What’s His Angle?
On my very first day as pastor at Lindsey Trinity, a couple treated me to a sandwich at Sandi’s Village Cafe, right here in ‘downtown’ Lindsey. After ordering, I sat down and was having a wonderful conversation. Then something strange happened immediately after I received my sandwich. I was entranced.
I did my best to keep my composure, but this sandwich… looked incredible. As a good United Methodist, one who enjoys his potlucks, where food abounds like water in the ocean, I had managed the challenge of maintaining my dignity in the face of overwhelmingly good food and emerged victorious! Here, in the presence of new parishioners and with first-impressions on the line, I had to control myself. But this sandwich…
It looked deep into my soul. The panini was bursting at the seams with ham, salami, banana peppers, onions and lettuce. I took a bite. It was as I feared. Despite its size, bigger than most men could handle in one sitting, I immediately wanted another. Gluttony was attempting to overtake me. I had to remain strong. I couldn’t start my new position being known as “Two Panini Pastor.”
Regardless its size, the sandwich vanished. I wish that I could say my taste buds were “delighted” but that sounds much more final than their present state truly was. They had been set ablaze with desire. They were insatiable. However I, like Hercules, conquered the mighty beast of bountiful blessing and walked away from the establishment as “One Panini Pastor…” That is, if you don’t count the ridiculous number of times I’ve returned to Sandi’s Village Cafe for just “one more sandwich.”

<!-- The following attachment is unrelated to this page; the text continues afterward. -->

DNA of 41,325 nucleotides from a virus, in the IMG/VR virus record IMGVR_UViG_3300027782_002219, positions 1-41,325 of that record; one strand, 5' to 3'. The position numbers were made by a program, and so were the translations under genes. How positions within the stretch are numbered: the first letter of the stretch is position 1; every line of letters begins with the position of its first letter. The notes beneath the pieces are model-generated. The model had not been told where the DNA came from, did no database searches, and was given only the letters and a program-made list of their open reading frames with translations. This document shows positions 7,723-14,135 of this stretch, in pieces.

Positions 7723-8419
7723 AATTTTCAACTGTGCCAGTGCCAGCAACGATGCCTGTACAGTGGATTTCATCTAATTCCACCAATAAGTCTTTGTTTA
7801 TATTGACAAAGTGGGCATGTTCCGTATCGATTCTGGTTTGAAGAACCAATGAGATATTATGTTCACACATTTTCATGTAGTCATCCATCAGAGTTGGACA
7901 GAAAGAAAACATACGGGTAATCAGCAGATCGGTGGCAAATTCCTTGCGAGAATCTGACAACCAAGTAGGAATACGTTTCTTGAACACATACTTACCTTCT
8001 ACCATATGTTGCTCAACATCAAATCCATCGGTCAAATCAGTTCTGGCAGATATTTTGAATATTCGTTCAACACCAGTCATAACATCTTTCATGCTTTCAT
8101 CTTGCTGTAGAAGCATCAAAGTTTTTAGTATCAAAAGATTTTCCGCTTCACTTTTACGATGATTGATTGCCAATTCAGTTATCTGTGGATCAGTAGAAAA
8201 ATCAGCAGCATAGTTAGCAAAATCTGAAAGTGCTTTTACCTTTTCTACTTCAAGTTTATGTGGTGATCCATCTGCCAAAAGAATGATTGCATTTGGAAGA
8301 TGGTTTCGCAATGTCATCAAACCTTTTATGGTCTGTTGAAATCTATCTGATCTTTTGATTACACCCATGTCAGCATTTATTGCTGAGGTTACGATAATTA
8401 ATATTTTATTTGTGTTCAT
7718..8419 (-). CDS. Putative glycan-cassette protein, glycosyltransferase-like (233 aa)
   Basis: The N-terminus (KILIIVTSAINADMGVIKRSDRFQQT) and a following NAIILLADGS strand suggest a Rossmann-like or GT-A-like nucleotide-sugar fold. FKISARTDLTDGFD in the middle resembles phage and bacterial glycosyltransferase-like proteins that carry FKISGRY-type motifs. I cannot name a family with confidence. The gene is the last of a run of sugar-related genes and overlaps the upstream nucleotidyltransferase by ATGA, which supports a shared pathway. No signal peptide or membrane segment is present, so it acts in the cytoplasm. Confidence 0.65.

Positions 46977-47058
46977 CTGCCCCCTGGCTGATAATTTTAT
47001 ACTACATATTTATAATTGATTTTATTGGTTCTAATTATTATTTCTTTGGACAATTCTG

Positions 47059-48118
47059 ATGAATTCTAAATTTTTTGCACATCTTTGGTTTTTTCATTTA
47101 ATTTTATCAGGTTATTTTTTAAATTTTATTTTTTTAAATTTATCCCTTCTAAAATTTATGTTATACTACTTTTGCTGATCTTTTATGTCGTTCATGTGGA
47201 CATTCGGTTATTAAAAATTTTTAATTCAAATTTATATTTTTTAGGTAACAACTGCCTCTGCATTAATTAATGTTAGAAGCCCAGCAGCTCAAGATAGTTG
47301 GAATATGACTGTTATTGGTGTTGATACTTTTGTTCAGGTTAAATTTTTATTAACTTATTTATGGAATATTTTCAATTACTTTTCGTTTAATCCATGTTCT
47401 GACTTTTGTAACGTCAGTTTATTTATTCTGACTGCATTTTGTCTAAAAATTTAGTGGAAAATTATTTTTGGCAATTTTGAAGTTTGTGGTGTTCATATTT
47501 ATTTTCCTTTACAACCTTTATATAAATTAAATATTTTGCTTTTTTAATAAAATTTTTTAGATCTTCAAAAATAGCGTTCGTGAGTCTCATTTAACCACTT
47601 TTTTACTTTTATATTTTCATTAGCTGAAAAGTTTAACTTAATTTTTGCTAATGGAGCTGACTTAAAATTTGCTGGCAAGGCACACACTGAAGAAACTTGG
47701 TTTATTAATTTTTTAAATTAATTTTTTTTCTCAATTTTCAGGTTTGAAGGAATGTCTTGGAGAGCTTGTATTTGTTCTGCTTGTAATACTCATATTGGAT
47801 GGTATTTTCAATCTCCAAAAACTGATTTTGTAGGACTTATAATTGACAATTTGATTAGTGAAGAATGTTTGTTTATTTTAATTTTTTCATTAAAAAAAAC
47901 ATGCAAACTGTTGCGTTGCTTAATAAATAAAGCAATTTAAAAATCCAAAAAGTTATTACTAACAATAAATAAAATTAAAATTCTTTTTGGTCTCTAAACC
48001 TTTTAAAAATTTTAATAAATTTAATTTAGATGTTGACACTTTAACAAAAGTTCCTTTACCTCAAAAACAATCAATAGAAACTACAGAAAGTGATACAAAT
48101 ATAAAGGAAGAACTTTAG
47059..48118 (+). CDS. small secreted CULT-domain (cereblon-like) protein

At this point you may be thinking, “Seriously, what’s this guy’s angle? What’s his ulterior motive behind writing a newsletter article about an Italian Panini? This thing reads like a romance novel!”
Good question. It could be that I own stock in Sandi’s. It could be that I have a daughter working there and she could use the tips. It could be that I’m leasing the space to the establishment or that revenue from having the business right here, in Lindsey, supports something I care about. I could be any number of things that benefit me, directly. None of which are true, but how are you to know?
So here’s the question: What ulterior motive could possibly be attributed Jesus’ dying on the cross for us, other than love? Sure, He died to cover our sins and to open a door to a relationship with God, but are those not a reflection of love? I can’t conjure up a single ulterior motive for Jesus’ sacrifice on the cross. What does He get out of it? Nothing else makes sense. Why else would an innocent man chose to go through that much pain and that much suffering to ultimately die (as history reflects) if it were not for love?
There are plenty of ulterior motives that could be attributed to my public panini pandering, accurate or inaccurate. However, I cannot come up with any ulterior motives for Christ’s decision to die on the cross. The only motivation I can conclude is “love.”
Pastor Travis Montgomery